A histology specimen depicting stained glioblastoma cells. Wikimedia Commons
Cancer’s sweet tooth
Fundamentally, cancer is a disease (or diseases) of cells grown amok, mutating and spreading with abandon until they impinge, impair and destroy ordinary functions within their host.
All cells, healthy and otherwise, require glucose to survive and thrive. In a new paper published in Cell Metabolism, Paul Mischel, MD, professor of pathology at UC San Diego School of Medicine and a member of Ludwig Cancer Research, based at UC San Diego, and colleagues describe how an aggressive form of brain cancer called glioblastoma extracts the glucose it requires, but twists the mechanism sufficiently to resist therapies intended to starve it to death.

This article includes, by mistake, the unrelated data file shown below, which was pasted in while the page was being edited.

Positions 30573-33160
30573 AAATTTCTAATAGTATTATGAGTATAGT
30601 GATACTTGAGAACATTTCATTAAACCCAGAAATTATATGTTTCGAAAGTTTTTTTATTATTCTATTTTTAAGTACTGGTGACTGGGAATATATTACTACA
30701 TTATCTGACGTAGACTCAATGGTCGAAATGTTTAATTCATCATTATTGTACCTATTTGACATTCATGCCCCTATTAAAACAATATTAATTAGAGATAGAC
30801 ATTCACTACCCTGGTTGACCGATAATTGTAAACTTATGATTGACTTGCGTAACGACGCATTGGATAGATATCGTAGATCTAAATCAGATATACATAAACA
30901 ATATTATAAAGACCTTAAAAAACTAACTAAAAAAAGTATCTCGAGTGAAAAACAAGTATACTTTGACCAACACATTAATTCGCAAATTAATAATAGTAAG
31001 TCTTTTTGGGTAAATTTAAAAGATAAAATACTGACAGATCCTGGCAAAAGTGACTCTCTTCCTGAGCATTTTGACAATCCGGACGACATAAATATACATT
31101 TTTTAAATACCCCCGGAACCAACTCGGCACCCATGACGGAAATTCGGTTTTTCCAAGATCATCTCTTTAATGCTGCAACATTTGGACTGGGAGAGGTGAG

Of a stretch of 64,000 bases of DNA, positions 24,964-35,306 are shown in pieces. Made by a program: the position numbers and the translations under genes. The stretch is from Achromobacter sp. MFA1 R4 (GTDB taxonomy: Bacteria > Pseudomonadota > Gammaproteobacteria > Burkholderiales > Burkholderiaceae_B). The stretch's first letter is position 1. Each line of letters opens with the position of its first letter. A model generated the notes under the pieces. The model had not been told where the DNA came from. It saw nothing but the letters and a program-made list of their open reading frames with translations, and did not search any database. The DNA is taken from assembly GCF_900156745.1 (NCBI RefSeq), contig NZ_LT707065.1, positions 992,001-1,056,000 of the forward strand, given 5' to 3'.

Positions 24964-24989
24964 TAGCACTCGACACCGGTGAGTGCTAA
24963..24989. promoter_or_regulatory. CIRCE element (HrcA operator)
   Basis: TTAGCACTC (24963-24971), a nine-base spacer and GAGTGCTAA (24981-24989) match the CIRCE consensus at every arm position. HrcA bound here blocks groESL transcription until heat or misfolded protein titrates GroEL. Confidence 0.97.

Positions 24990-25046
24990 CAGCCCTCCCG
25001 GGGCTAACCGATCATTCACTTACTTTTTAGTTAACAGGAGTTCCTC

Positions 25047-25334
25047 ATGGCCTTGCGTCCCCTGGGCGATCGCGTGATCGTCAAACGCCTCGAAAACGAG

“Cancer and other fast-growing cells extract energy from glucose using a process that ordinarily kicks in only when oxygen is in short supply,” said Mischel. “This allows them to thread the needle: They get the energy they need from glucose, but also retain the carbon-based building blocks for molecules like lipids, proteins and DNA, which dividing cells need in large quantities.”
The findings have major implications for cancer treatment, suggesting that future therapies will need to attack cancer cells in multiple, specific ways. You can read the full Ludwig release here.